Coach (Event Representative)

Major League Hacking

Major League Hacking

New York, NY, USA
Posted on Thursday, October 1, 2020

Coach (Event Representative)

Job description

Major League Hacking Coaches are community members who represent Major League Hacking at events. Coaches are the people you want at every hackathon. They are passionate hackers and community members who love to teach and support peers of all skill levels. MLH Coaches are at your events mentoring hackers and supporting organizers. They can be found debugging your code, ensuring judging goes smoothly, or even taking out the trash (both literally and figuratively). Coaches are hackathon superheroes, without the capes, masks and lassos of truth.

The Major League Hacking Coaches Program empowers these community superstars to support you at your next hackathon.

Becoming a Coach

Why should I become a coach?

As a Coach, you'll learn invaluable skills from a team who has been to more hackathons than anyone else in the world. You'll build your interpersonal skills, the ability to work under pressure, and deep leadership skills. You'll establish yourself as a leader in the community and set a foundation for your future.

Through the Coaches Program, you'll set yourself up to put on better events, lead teams, become an evangelist or even a founder.

Can I be a Coach?

If hackathons are in your blood, if you love to mentor students, if your dream job is to become a developer evangelist, or if you just love the hacker community, you can become an MLH Coach.

You must be 18 or over for this position.

Is this a paid position?

Yes. We want to provide an opportunity for any student hacker to fully focus on giving back to the hackathon community without having to worry about how they can afford to do so. We view spending your weekend at a hackathon as a Coach as an alternative to a campus job or becoming a T.A. 

Coaches are paid different rates depending on what you're doing for MLH and the hacker community. We pay all Coaches in USD. Our rates are adjusted by purchasing power parity depending on what country you're based in. We use OECD data.

What does the workload look like for a Coach?

Coaches are expected to work up to two hackathons per month. You will travel to hackathons throughout North America or Europe.

At hackathons, Coaches will work with organizers, hackers, and sponsors to ensure the event runs smoothly. Coaches will stay at a nearby hotel and travel back and forth to the event over the course of the weekend. All MLH staff are expected to sleep during events, and MLH provides accommodations nearby (that you’ll travel back and forth to over the course of the weekend) to ensure you’re well rested!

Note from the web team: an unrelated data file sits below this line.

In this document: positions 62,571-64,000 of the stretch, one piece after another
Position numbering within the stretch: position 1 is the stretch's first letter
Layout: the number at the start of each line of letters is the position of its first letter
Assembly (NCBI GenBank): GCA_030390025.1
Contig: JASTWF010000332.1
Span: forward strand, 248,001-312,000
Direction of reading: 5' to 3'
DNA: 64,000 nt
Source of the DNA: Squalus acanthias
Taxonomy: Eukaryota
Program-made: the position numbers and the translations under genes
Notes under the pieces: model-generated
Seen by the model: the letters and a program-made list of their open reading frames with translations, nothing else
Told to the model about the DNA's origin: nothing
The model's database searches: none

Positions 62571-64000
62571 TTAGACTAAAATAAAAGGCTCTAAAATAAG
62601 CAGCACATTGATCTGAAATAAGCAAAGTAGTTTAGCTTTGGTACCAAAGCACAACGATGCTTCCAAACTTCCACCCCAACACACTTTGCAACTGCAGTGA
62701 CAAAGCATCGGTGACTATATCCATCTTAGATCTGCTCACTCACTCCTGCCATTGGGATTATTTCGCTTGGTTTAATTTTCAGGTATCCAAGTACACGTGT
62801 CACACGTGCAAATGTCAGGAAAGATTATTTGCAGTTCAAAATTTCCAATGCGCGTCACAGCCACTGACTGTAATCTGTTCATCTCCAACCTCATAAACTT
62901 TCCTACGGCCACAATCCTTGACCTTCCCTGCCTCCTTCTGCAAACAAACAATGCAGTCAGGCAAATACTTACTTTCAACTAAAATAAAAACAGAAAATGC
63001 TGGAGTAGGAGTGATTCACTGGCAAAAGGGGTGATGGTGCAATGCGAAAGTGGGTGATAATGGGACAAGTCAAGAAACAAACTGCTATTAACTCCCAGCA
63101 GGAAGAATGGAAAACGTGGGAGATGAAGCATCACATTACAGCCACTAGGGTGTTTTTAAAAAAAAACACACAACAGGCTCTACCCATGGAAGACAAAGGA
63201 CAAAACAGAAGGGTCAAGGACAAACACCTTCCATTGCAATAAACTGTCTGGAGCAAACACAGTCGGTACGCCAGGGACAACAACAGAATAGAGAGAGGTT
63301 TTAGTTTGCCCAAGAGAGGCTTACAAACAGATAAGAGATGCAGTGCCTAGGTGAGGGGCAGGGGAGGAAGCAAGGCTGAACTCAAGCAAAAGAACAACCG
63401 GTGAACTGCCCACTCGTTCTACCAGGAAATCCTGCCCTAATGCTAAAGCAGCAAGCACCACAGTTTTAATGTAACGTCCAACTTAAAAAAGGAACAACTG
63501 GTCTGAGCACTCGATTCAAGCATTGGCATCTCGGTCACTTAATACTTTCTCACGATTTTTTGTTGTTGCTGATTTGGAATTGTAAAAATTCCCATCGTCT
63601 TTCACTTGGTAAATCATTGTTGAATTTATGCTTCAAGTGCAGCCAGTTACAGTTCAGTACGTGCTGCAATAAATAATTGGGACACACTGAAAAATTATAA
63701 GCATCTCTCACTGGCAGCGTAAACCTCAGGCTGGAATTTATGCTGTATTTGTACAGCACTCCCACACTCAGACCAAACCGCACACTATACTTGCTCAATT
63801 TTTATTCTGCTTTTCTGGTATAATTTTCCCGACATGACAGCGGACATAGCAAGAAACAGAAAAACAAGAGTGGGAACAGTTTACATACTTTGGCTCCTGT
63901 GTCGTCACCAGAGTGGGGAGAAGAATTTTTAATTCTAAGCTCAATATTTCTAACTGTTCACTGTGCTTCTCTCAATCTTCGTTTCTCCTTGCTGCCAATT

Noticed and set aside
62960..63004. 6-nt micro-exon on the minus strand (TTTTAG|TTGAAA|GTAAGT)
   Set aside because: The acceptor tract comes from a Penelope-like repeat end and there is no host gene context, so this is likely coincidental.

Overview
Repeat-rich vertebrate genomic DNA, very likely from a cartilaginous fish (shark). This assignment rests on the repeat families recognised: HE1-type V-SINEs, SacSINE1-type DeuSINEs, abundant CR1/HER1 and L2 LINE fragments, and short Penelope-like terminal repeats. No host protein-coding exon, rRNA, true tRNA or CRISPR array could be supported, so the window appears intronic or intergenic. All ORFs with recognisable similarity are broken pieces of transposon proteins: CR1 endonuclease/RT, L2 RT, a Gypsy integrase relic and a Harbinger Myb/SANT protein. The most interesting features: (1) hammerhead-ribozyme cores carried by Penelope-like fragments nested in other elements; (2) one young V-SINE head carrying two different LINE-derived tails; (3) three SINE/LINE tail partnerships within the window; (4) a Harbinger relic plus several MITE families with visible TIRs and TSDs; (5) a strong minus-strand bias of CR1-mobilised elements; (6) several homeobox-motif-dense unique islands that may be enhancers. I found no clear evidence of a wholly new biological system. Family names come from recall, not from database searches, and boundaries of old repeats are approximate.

Outside of hackathons, we love when our Coaches actively contribute to the community, and we have a number of initiatives to help Coaches do that. You’ll be able to do things like write technical content for our blog and lead MLH Localhost workshops on the latest technologies. We’re always looking for new and exciting ways to leverage the amazing people who make up our Coaching team.

What experience are you looking for?

You should be passionate about building communities. We’re looking for candidates that have organized hackathons, tech meetups, or workshops. A technical background helps, but isn’t a requisite. Strong public speaking and communication skills are required.

If your ideal weekend is spent supporting hackers, you’ll make a great Coach!

What does the application process look like?

The application process starts by applying via the form here. We’ll send you a writing assignment to assess your ability to communicate and learn about your experience as a hacker. Upon review MLH will reach out to Coaching candidates to schedule the first of three phone conversations. During these phone conversations, you will be asked to share experiences and stories of your time thus far as a member of the hacker community.


  • You should be passionate about building communities. We’re looking for candidates that have organized hackathons, tech meetups, or workshops. 
  • A technical background helps, but isn’t a requisite
  • Strong public speaking and communication skills